My mother put a lot of effort into finding books for the children for Christmas this year--books that would both interest them and books that seemed age-appropriate and had good reviews. For my 7-year-old son she picked two nonfiction picture books, one about a young Teddy Roosevelt and one about an elephant named Queenie.
As per the way things go when at Grammy's house, the children were tucked in by their loving grandmother. She even read one of the new books to each of the little ones. My 7-year-old picked Queenie: One Elephant's Story which is written by Corinne Fenton and illustrated by Peter Gouldthorpe. After reading the tale, my mother came out to the living room and apologized for reading the book to the children. She was worried that it upset them too much.
You see, this beautifully illustrated book is a true story about an Indian elephant named Queenie who was a mainstay in the Melbourne Zoo in Australia for quite a long time. She gave rides and was a huge attraction. Then one day, *SPOILER ALERT*, she crushed her caretaker. Then she was put to sleep, not only because of the accident, but also because of a food shortage during World War II.
This book is a good book, but it joins Faithful Elephants: A True Story of Animals, People, and War* (by Yukio Tsuchiya) in the category of good picture books (about zoo elephants who get killed during World War II) that really are not meant for little kids. These books can upset an adult. They are not necessarily kid material; preview them first, especially if your children are young or sensitive.
On to the second book.
One of my main goals in blogging about kids' books is to help parents find "safe", if not great, books for their children to read that the children want to read. It occurred to me a couple of weeks ago that the book in one son's hands had visited his hands more time than I could count, and my other son had also read it more than once. It is True Tales of Animal Heroes by Allan Zullo.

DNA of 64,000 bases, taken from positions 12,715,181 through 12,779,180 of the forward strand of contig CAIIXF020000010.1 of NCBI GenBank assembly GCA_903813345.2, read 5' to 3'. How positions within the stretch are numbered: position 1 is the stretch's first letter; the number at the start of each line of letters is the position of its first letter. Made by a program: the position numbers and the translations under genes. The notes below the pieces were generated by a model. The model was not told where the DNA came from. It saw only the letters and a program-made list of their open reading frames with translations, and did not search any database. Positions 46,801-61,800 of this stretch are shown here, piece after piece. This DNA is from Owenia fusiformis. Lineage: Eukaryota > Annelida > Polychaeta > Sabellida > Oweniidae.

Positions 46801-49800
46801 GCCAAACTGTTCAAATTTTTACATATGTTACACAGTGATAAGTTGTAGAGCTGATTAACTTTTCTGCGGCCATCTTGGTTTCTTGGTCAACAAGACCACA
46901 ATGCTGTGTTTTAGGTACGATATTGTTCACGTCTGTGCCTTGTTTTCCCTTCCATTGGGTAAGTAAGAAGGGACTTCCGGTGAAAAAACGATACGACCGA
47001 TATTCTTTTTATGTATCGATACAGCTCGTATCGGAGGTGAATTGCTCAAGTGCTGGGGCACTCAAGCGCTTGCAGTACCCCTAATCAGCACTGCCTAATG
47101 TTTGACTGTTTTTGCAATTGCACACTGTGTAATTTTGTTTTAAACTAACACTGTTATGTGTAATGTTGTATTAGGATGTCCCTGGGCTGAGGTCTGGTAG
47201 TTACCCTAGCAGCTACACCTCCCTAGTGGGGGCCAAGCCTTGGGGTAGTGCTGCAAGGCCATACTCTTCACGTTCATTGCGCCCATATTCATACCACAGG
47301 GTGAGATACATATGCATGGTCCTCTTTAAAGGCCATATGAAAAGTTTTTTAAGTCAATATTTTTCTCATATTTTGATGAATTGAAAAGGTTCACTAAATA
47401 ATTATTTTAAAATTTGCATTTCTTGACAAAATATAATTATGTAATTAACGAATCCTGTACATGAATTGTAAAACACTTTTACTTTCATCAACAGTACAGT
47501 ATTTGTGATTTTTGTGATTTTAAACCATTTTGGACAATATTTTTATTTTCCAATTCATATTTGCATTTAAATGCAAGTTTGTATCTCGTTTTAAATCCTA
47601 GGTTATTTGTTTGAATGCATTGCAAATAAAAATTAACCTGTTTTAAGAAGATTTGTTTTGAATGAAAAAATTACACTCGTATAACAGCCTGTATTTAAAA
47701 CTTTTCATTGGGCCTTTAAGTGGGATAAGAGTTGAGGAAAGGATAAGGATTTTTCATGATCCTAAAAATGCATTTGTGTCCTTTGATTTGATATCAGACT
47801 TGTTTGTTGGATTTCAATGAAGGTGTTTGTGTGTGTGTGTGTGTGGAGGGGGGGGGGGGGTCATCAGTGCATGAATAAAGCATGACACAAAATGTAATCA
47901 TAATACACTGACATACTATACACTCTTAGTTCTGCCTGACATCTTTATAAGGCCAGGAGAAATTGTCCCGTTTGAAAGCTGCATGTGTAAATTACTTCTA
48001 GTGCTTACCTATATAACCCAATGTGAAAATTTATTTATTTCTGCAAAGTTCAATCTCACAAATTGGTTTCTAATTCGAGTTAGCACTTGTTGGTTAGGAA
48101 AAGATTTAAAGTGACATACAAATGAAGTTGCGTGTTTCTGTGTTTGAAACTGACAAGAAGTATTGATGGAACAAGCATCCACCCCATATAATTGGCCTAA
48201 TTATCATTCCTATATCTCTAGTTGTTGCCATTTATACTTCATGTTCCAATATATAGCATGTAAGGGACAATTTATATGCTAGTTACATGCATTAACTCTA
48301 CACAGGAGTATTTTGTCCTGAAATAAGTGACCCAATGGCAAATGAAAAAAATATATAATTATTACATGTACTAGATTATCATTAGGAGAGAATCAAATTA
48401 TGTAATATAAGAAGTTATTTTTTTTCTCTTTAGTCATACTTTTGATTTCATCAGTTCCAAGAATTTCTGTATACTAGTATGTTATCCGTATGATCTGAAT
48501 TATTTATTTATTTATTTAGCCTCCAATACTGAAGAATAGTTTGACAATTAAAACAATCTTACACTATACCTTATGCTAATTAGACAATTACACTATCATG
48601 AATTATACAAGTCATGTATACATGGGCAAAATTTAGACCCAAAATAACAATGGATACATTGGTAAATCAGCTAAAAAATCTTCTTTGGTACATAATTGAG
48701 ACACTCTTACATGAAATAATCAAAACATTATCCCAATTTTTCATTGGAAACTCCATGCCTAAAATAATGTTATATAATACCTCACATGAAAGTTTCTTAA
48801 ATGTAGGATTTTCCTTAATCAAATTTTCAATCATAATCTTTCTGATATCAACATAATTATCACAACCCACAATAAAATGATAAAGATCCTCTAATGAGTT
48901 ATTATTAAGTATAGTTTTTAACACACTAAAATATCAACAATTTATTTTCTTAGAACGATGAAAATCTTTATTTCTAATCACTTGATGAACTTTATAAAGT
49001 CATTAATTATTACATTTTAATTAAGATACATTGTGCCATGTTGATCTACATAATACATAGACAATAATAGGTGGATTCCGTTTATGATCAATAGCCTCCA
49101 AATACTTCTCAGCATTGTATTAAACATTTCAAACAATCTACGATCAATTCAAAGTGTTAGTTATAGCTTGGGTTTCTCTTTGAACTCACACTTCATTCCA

True Tales is a nonfiction chapter book about real animals who rescued kids and teens. The author notes in the beginning that dialogues and situations have been dramatized and names and specific incidents changed, and I definitely saw that while reading it. Overall though, this book was a fun read, and I can see why kids like it. If your child can read it, it's appropriate. My boys started reading it after the Magic Tree House stage of reading; it's fairly easy. I looked to see if it is still in print because it's a Troll book, and I figured it might not be the kind of book that has staying power; many used copies are available on Amazon for a penny each. Animal lovers will love this book.
* When looking online to find the author of Faithful Elephants, I found there are some who dispute the truth of the book and many who object to its strong anti-war propaganda-like message. I just thought I'd let you know since I hadn't really intended on reviewing that book since I hadn't read it for years--but it seemed to go hand-in-hand with Queenie.